Popcorn Ethics: Sneaking Snacks Into the Movies

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I save money wherever I can. I use coupons, never order soft drinks at restaurants and bring my own snacks to the movies — even though some places have signs saying it’s not allowed.

Sometimes I bring more healthful stuff that movies don’t typically sell, but more often I bring in exactly what I would buy at the candy counter — if I wanted to pay three times as much for my M&M Peanuts or Snickers bars.

Which I don’t.

I’m not alone in my illicit snack smuggling. Park in front of the movies in my town any Friday or Saturday night and you can watch cars making candy runs to the Rite Aid across the street before they pull into the theater’s lot.

But just because everyone is doing it doesn’t make it right, as I told my kids over and over when they were growing up. I know that movie theaters make most of their profits from concessions, not tickets, and the markups help make up for declining revenues. (Smart Money reported that movies make as much as 85 cents profit on every dollar spent on their popcorn, candy and soda.)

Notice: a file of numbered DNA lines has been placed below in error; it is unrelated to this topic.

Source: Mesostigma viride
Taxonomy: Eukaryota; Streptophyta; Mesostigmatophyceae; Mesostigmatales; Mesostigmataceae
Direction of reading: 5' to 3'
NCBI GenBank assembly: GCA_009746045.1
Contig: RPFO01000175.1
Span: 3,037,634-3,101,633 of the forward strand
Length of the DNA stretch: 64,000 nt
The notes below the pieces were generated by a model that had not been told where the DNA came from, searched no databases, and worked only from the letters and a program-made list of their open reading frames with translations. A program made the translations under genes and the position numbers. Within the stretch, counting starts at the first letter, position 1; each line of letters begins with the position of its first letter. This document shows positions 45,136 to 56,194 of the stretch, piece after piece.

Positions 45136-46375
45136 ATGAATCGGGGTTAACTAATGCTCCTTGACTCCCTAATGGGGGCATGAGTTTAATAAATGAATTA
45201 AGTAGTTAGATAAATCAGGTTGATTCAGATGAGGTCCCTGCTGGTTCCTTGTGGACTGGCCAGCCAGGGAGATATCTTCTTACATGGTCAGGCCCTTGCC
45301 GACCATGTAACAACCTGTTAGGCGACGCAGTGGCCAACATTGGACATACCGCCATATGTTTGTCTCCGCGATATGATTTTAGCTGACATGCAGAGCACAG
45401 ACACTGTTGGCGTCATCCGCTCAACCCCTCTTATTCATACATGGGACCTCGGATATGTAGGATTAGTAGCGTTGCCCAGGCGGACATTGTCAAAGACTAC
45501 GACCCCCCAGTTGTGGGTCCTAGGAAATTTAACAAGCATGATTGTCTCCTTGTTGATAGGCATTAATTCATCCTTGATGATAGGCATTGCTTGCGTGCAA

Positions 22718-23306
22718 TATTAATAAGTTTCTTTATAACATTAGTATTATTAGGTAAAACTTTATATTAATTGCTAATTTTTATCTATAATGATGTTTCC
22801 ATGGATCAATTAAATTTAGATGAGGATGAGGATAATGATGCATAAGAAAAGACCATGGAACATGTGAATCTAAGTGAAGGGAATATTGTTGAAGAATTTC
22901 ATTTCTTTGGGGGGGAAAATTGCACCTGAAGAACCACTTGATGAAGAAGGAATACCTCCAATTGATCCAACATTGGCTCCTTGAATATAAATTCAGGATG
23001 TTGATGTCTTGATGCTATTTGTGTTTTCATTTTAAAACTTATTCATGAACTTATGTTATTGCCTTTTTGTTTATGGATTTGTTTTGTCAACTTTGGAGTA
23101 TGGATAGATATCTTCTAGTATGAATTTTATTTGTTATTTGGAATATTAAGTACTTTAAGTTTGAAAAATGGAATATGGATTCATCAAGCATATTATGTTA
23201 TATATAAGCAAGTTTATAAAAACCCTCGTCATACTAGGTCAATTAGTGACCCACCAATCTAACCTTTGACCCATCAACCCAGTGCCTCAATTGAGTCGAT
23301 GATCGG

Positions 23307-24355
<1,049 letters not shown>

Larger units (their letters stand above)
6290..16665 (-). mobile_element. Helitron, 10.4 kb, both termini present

But still. Popcorn ethics — and popcorn prices — are a chewy problem.

While some theaters request no outside food be brought in, AMC Entertainment Inc., one of the country’s largest movie chains, has an outright ban. People who ignore the rule can be asked to leave.

“AMC recently reviewed its company policy regarding outside food and drink and will no longer be permitting guests to bring in these items, as is the case with many entertainment venues,” said Sun Dee Larson, vice president of corporate communications for Kansas City-based AMC Entertainment when the policy was announced.

In March, a Michigan theatergoer decided he was mad as hell and not going to take it anymore. Joshua Thompson — who was charged $8 for a box of Goobers and a Coke at his local AMC — filed a lawsuit charging the theater chain with price gouging.

In the suit, Thompson stated that he brought his own food to the theater until folks were banned from bringing snacks in.

Last week a judge dismissed Thompson’s suit without commenting on either the ethics of bringing-your-own or charging inflated prices for candy and soda.